MIT, Australia rejects applicant on marriage criteria

The university representative informed that the Federation University issued the rule

Australia: In a surprise turn of events, an applicant was denied enrolment to the Melbourne Institute of Technology for being married for less than 18 months.

She was informed yesterday that new rules have come in place that require an applicant to be married for at least 18 months, if she wants to travel as a couple.

This requirement has caught off guard the applicant and her agent, Global Reach, which has been liaising with the university on her behalf.

“She has been given an offer letter from the university and then we asked for the confirmation of enrolment for the applicant to process visas,” a representative of Global Reach said.

That is when the University asked to send the marriage certificate, and other documents. The agent sent the documents along with photographic evidence of the applicant’s marriage.

After paying tuition fees, the applicant waited for two weeks to get the confirmation of enrolment.

The applicant’s husband, requesting anonymity, said, “It is disappointing to be rejected even after receiving the offer letter.”

Other education consultancies and placement firms are as surprised with this new requirements.

“If the university awarded the offer letter, there is no need to submit the marriage certificate to the university,” a consultancy firm director said.

Another said that this criterion was unreasonable.

“This is a requirement that the Australian High Commission would ask for when processing the visa application,” one of the consultants said.

Others said it could be due some confusion between the agent and the university.

“This is not the way things work in Australia; if there were new rules they would be communicated way in advance to agents so that applicants know,” an Australian alumnus said.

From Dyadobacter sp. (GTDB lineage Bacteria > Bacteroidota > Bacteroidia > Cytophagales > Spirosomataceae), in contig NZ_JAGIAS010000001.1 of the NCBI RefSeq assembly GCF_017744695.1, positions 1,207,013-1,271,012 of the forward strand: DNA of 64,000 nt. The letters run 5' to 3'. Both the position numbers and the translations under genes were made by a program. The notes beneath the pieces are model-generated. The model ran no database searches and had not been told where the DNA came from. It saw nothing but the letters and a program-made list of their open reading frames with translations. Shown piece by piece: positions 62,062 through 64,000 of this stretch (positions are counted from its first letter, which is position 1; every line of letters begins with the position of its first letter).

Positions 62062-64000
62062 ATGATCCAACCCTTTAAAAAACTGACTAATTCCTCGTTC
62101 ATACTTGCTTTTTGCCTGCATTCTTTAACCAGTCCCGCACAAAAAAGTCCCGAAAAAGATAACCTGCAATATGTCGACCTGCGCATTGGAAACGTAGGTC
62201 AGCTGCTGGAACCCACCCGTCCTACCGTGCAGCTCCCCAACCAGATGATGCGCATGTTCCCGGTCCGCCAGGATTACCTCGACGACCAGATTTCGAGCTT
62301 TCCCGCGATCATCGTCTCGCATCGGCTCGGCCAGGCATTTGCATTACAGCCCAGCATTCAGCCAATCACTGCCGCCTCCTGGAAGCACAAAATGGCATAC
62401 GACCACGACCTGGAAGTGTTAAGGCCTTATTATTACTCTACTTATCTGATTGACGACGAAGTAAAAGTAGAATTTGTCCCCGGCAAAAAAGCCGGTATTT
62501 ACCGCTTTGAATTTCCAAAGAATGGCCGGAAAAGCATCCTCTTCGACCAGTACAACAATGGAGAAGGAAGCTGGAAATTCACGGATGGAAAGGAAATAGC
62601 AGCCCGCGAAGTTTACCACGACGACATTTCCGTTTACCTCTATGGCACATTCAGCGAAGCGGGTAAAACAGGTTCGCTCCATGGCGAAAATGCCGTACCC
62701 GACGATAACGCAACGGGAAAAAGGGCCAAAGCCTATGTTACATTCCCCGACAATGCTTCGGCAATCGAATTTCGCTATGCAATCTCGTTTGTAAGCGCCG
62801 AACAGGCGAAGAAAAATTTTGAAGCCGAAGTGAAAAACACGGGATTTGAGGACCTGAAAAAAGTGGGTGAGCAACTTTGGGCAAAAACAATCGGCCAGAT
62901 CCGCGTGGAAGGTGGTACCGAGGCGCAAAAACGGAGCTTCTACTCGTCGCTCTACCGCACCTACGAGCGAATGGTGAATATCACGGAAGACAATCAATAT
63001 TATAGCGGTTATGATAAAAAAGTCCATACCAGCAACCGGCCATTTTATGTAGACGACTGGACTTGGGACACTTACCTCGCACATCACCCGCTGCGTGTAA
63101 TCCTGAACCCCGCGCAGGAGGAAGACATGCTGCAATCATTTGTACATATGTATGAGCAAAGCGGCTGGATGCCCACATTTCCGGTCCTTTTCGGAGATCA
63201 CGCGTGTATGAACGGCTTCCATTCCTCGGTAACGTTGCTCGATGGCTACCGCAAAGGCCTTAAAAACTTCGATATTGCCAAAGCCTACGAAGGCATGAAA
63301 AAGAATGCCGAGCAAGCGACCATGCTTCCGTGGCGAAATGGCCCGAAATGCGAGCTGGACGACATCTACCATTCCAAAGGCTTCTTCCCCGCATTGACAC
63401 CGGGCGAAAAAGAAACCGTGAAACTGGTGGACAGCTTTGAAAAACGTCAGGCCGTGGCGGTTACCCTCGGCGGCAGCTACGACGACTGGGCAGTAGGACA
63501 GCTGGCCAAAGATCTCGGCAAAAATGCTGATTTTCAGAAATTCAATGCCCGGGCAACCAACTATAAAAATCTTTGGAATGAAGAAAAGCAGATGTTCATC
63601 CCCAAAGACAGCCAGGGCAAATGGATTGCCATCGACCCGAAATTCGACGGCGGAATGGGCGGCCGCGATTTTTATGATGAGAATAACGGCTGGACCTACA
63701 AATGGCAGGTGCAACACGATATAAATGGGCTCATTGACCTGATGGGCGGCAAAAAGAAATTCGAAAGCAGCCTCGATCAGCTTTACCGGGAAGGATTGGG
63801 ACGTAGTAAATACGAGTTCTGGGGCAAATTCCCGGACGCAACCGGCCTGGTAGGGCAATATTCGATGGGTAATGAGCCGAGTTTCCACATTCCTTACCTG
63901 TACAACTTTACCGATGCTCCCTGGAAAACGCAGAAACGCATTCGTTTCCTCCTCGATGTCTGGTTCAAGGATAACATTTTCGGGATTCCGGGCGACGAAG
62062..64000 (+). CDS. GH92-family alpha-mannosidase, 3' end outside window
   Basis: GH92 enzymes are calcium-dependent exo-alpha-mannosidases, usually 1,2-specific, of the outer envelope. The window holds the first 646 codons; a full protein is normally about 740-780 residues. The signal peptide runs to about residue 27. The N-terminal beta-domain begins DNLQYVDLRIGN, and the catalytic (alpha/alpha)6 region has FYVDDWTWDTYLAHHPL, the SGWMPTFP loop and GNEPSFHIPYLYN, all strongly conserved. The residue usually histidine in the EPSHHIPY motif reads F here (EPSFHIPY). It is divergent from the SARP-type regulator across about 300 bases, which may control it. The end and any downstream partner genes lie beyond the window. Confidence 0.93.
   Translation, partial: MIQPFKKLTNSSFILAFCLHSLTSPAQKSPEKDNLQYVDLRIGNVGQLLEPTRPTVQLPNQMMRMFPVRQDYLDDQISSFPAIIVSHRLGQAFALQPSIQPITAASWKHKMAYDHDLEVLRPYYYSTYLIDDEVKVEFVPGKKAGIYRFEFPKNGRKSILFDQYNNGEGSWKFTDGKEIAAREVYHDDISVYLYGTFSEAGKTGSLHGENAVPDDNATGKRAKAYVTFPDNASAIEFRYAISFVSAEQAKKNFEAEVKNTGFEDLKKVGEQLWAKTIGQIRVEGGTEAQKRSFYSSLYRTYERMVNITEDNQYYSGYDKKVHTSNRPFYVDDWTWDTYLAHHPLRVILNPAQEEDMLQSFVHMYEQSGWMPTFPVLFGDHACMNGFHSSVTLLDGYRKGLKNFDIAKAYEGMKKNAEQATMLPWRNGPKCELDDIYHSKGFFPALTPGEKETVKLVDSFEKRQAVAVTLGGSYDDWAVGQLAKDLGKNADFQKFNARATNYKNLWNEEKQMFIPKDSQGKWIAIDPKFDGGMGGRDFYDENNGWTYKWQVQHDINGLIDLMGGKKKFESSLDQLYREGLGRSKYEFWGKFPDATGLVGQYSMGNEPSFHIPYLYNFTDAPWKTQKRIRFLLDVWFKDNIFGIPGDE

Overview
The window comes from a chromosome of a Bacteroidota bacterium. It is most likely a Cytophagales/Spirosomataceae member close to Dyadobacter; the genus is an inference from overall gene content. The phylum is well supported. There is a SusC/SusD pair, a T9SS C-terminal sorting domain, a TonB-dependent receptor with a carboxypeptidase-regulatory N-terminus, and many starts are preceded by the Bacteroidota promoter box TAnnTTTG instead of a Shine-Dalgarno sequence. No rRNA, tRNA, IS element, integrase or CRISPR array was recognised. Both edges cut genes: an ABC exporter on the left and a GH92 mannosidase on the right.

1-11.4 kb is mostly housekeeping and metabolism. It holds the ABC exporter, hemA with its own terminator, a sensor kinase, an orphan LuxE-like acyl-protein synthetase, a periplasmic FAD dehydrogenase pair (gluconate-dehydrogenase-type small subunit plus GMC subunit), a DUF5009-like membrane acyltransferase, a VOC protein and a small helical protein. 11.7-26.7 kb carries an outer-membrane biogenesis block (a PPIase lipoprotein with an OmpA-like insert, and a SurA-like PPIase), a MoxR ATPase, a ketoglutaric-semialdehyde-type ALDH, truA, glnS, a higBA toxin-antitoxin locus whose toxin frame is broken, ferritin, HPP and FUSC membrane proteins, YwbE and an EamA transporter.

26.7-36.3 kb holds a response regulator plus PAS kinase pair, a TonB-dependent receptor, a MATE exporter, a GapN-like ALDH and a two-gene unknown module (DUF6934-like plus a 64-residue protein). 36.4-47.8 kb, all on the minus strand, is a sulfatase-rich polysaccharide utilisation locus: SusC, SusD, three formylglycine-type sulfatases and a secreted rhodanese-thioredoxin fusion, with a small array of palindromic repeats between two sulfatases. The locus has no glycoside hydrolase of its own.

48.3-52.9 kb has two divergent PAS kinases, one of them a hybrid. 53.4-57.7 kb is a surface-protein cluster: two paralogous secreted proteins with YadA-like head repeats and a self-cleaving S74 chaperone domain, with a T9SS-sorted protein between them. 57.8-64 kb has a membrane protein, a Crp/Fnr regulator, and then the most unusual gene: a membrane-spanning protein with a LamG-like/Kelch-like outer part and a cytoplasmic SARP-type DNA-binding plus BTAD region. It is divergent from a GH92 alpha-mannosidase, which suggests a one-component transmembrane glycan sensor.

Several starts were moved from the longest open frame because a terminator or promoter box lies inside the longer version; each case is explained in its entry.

Global Reach representative Palden Tshering said that this could be a fallout from the corruption and spate of illegal activities that Bhutanese have been involved in over the past two years while in Australia.

This means that Bhutanese applicants, according to him, are now subject to more scrutiny, a new level being added with universities implementing such new rules.

He said it is time the government intervened to ensure the system of education consultancies and placement firms sending students overseas remains corruption free.

The word going round is that recently, a woman waited at the entrance of the institute that conducts IELTS examination in Thimphu and asked those who sat for the tests whether they have dependents.

Some said these additional checks for students applying higher studies in Australia, if true, indicate there is no trust on the documents notarised from the courts.

“In this case, our assessment level of visas, which is very good at present would slip into a more difficult one and applicants would have to fulfil a lot of requirements and need much more in their bank balance,” he said.

There are today 31 education consultancy and placement firms registered with the Department of Adult and Higher Education in the country.

Tshering Palden

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